MS: Well, that’s complete rubbish. I mean, basically, when you talk about…proportionality has a kind of legal meaning in international law, if you happen to recognize it. It doesn’t relate to whether they kill ten of yours, whether you’re allowed to only kill ten of them. That’s not what it’s about. Proportionality in law means whether what you’re doing disproportionately affects civilians, compared to the merits of the military target. Now that’s very hard when you’re fighting a terrorist group, because they deliberately hide their men and their arms in people’s houses and villages in civilian areas. But the reality of the situation is that even if we accept that the U.N. has an obligation to mediate between two warring, sovereign states, it’s a huge leap for Kofi Annan then to suddenly feel that it’s his job to mediate between a sovereign state and a terrorist organization. That’s a vile aspect of what the U.N. does. The right of hot pursuit, which even the British have actually exercised against the United States in the 19th Century, they sent British troops over the border from Canada into the United States. Every…historically, the right of hot pursuit is recognized in international law, and he should just…Kofi Annan, if that’s his contribution, he should just keep his mouth shut.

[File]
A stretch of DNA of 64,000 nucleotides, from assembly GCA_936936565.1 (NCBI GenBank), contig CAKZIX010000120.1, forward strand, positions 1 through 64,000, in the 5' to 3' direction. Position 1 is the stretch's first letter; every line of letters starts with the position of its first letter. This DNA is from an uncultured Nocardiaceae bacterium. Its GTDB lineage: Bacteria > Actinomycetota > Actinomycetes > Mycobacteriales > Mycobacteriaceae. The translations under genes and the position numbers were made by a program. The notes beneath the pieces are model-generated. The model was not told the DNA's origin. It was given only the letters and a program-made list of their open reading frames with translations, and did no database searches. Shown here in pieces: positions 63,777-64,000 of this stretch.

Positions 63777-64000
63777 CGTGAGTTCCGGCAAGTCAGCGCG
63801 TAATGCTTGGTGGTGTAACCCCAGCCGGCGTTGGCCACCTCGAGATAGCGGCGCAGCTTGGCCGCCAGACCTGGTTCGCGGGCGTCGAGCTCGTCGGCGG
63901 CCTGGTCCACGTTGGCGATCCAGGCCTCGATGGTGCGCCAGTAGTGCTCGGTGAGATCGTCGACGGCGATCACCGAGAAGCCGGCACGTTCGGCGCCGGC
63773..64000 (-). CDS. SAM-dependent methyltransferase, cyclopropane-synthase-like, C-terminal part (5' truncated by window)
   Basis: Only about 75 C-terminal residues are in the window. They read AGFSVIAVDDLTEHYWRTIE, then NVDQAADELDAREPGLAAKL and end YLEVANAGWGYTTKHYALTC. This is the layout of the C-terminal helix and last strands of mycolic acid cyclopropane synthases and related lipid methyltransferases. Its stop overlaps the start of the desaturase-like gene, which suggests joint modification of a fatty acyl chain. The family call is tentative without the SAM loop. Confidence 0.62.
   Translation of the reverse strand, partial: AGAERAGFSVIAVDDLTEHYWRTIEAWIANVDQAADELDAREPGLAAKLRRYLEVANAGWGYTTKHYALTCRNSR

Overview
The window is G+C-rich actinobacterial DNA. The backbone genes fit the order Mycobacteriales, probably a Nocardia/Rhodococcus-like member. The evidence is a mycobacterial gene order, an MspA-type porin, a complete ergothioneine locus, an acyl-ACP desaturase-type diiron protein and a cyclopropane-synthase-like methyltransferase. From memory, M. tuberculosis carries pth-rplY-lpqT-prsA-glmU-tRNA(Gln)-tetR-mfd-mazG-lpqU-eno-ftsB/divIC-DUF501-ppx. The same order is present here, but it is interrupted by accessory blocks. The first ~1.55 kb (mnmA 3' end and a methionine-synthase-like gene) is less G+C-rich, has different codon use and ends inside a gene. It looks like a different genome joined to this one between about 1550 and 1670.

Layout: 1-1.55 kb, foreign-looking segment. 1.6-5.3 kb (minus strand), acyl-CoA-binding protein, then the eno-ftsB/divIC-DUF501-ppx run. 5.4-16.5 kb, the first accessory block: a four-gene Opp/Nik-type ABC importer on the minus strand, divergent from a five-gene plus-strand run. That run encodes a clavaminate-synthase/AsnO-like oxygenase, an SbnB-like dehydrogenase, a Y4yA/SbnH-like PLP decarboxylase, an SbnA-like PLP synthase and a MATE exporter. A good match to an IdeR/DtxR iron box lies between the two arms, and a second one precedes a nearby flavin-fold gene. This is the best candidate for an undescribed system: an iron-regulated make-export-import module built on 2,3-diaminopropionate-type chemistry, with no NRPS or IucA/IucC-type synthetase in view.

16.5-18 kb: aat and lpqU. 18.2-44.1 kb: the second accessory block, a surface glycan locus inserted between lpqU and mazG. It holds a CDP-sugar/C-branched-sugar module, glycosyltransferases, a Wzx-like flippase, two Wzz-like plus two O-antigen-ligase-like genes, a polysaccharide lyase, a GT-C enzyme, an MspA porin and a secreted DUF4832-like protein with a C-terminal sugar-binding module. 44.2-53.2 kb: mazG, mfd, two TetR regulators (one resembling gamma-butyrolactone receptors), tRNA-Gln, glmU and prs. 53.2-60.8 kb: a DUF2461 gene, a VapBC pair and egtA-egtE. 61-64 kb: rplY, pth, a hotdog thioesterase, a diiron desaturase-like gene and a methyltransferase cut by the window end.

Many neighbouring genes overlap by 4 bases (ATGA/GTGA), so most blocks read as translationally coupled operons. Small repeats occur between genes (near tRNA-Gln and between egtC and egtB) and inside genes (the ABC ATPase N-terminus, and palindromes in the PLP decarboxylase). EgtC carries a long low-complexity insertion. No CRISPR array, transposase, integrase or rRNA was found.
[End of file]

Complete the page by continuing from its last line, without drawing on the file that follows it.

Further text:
HH: Well, if hot pursuit extends to the people bringing a sophisticated weaponry into…we’re going to be right back in Tehran, Mark Steyn. Probably the most important development of the last week is that the missile that struck the Israel ship, and sunk the Egyptian’s ship, was provided by Iran, and it is suspected was manned and guided by Iranian Revolutionary Guard. Your reaction to that news?